The schedule for week four of the season offers a fascinating blend of enlightened and familiarly depressing college football programming decisions. Some aspects of this schedule hit the sweet spot. Others don’t. Yet, the most conspicuous feature of the television slate for week four is that the better instances of time-slotting are — in some cases — wasted or, at the very least, not maximized.
We’ll explain soon enough, but since we do move through each week’s schedule in chronological order, we’ll start with Friday night.
Friday offers a doubleheader: Boise State-Virginia and Stanford-Oregon State. There’s a clean two-hour stagger between the two games (8 and 10 Eastern). There might have been a temptation to put Stanford-Oregon State at 9, but the 10 Eastern kickoff will enable fans and writers alike to see all of the Cardinal-Beaver second half once the Bronco-Cavalier game ends. That’s a good thing. A one-hour stagger with just two games on the docket would have felt like a missed opportunity.
Now, to Saturday, and the noon Eastern window…
BYU-Michigan is the most attractive noon Eastern game of the young season, anchoring that window on ABC. A feature-level game should always anchor a window, and since the noon window has been lacking in that regard over the previous two weeks, it’s good to see a higher-quality game in that slot.
Here’s the downside of having a feature game in a window: Other good games in that same window can and will be diminished as a result. Georgia Tech-Duke is the foremost example of this, on ESPN2. In keeping with the season-long theme of this specific weekly piece, Jackets-Devils should be moved to 11 a.m. Eastern. As an alternative, the LSU-Syracuse game on ESPN could get the same treatment. This would create a day with staggered windows — 11 a.m., 2:30, 6, and 9:30 — which would make more games accessible on the channel which chose to go this route. The whole schedule would breathe more.
One day, college football — one day.
Moving into the 3:30 Eastern window, a number of thoughts emerge. Tennessee-Florida used to be a massive game. Now, it’s still in the (new and diminished) phase of being only moderately interesting. When the SEC on CBS has a great matchup, 5 Eastern would seem to fit for Black Rock. Conversely, when CBS gets a ho-hum game, putting it at 2 Eastern would create a stagger on the other side of 3:30. This stagger would enable the noon and 3:30 CBS Sports Network games (this week, Navy-Connecticut at noon and Miami (OH)-Western Kentucky at 3:30) to breathe more.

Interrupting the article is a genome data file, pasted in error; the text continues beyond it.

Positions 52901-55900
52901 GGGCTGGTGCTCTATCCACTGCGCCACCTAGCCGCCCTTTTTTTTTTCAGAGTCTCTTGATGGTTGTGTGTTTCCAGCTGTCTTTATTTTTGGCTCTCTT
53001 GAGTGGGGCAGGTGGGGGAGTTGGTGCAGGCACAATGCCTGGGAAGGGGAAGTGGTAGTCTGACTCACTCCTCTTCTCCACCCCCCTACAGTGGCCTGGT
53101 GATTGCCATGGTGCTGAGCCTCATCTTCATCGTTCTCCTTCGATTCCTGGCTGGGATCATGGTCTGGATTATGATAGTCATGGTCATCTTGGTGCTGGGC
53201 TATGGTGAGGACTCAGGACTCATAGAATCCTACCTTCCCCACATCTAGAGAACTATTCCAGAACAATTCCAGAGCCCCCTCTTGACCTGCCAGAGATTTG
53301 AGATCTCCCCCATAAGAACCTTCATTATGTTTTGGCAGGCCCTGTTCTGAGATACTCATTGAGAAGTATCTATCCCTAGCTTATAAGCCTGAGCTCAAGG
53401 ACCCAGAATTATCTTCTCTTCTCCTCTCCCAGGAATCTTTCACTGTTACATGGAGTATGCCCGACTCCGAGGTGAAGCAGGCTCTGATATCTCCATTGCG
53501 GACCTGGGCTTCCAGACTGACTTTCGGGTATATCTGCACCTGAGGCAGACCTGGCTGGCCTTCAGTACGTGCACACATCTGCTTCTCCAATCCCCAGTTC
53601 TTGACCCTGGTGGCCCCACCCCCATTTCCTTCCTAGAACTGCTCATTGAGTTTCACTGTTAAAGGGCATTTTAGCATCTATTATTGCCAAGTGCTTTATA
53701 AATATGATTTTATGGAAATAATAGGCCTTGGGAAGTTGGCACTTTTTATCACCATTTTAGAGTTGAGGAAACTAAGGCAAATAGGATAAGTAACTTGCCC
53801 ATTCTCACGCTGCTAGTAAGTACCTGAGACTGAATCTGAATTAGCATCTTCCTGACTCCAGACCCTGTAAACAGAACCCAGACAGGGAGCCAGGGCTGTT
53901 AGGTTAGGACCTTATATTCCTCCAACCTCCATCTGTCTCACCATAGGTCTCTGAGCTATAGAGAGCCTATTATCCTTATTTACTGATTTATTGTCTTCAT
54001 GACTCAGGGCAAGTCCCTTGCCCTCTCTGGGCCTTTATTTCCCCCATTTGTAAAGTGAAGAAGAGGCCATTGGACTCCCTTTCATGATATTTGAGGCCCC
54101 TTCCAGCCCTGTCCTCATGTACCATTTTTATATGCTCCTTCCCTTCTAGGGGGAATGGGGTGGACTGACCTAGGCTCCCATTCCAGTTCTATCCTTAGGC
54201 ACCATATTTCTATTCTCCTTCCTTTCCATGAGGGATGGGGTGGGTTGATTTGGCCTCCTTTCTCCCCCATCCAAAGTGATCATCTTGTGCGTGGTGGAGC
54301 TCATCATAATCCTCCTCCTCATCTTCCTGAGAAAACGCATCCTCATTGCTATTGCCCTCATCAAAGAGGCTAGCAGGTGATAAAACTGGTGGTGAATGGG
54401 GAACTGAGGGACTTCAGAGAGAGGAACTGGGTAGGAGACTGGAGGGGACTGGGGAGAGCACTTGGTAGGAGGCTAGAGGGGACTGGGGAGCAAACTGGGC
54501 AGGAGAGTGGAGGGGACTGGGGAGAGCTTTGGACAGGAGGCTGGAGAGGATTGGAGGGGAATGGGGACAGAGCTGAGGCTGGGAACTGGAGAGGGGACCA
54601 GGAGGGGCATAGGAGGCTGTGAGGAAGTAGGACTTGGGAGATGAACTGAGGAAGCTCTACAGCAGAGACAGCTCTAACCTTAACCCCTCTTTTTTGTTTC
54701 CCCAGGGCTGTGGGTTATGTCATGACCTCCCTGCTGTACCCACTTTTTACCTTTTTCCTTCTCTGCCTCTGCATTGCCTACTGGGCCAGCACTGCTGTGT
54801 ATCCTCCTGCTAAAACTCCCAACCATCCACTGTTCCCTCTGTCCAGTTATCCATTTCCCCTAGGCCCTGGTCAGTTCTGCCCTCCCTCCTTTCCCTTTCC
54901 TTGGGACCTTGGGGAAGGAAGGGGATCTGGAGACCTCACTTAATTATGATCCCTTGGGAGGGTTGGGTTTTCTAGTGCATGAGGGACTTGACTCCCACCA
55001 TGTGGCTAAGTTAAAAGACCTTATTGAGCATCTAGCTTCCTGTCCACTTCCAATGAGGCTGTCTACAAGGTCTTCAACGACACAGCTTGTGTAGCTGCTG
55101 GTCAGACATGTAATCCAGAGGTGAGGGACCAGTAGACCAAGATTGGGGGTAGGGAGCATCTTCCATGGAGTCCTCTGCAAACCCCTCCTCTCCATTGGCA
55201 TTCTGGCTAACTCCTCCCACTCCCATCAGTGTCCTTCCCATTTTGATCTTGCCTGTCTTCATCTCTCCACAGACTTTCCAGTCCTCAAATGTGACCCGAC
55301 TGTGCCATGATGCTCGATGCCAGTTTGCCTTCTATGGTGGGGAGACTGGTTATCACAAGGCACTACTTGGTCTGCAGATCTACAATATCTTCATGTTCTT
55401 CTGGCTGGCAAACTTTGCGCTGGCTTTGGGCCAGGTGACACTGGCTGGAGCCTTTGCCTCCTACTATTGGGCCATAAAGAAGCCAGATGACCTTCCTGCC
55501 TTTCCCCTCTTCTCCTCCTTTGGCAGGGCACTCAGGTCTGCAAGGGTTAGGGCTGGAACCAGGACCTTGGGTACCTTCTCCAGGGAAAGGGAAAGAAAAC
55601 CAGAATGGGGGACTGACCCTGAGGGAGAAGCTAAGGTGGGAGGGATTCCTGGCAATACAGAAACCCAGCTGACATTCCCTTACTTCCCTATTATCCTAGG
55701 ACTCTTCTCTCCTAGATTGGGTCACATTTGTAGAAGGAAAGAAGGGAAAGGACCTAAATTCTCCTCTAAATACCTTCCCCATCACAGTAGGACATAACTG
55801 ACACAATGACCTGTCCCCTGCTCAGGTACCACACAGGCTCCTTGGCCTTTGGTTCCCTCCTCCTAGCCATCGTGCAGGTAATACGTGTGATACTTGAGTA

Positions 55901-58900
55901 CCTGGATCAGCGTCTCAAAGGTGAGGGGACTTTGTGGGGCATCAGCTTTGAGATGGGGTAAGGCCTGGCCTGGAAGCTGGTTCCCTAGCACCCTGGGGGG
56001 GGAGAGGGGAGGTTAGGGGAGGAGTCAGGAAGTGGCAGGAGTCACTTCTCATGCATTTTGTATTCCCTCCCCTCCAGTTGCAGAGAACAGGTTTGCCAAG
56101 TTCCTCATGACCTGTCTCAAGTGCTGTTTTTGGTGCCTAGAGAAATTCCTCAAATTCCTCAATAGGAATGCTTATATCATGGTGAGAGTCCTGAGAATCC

That’s the main defect in the 3:30 window. However, there’s a welcome pair of developments in this window, with one of them being attached to a missed opportunity.
The single best part of the whole week-four TV schedule is that the sneaky-great (not sneaky-good, but GREAT) game between Texas Tech and TCU — made newly interesting by the fact that TCU has virtually none of its projected starting defense intact — gets stand-alone treatment in a staggered time window, at 4:45 Eastern on regular FOX. No other game has that start time, and moreover, from 4:15 to 5:45 Eastern, Texas Tech-TCU and California-Washington (at 5 Eastern on Pac-12 Network) are the only new games that start. This is EXACTLY how a college football schedule should be structured on a more regular basis. Texas Tech-TCU is must-see football, and we’ll get to focus on a lot of it because the schedule is conducive to giving it a longer look.
The missed opportunity concerns the Cal-Washington placement. While it’s great that Pac-12 Networks are staggering their games to offer more visibility and are presenting their content in daytime hours (instead of burying multiple games after 10 Eastern — a lot of people in the East and Central time zones go to bed at halftime of the late games out West), the selection of games this week could have been better. At 1:30 Eastern, Nicholls State-Colorado gets the P-12 Network slot. That’s frankly when Cal and Washington should have played. At 5 Eastern, Utah-Oregon should be taking the place of Cal-Washington.
Look at the night window, which we’ll move to now.
At 8 Eastern (probably with an 8:10 kickoff), the College GameDay game — also the Chris Fowler-Kirk Herbstreit game on ABC — is UCLA-Arizona. Utah-Oregon on FOX (following Texas Tech-TCU) comes on the air at 8:30. This is a real headache for Pac-12 watchers and bloggers. Two of the biggest games in the conference are basically going head to head with each other.
It’s great that Cal-Washington gets a 5 Eastern staggered start, so that Pac-12 viewers can really focus on that contest. However, that kind of exclusivity in terms of a time slot — enhancing visibility — should have belonged to Utes-Ducks once UCLA-Arizona became the ABC primetime kick. The pieces just weren’t moved around properly, and that’s a recurring bug in college football television timeslotting.
Yes, it’s a very good thing that only two games start after 9 Eastern, with one of them being the USC-Arizona State showdown at 10:30. A lot of people are going to be able to focus on that game. However, with both UCLA-Arizona and Utah-Oregon already competing for attention, a Pac-12 fan — unless s/he has three televisions or a very large computer screen to facilitate easy viewing through streaming — will have to choose one or two games over a third this Saturday evening.
That’s not right, and the sad thing is that it’s preventable.
Ultimately, there’s a lot to applaud about this schedule, specifically Texas Tech-TCU getting an exclusive slot, with the Pac-12 using time slots different from the rest of the country. Yet, even when the larger structure is right, the specific game choices for some of these slots can and do go wrong.
So it goes. We’ll see what happens in week five and beyond.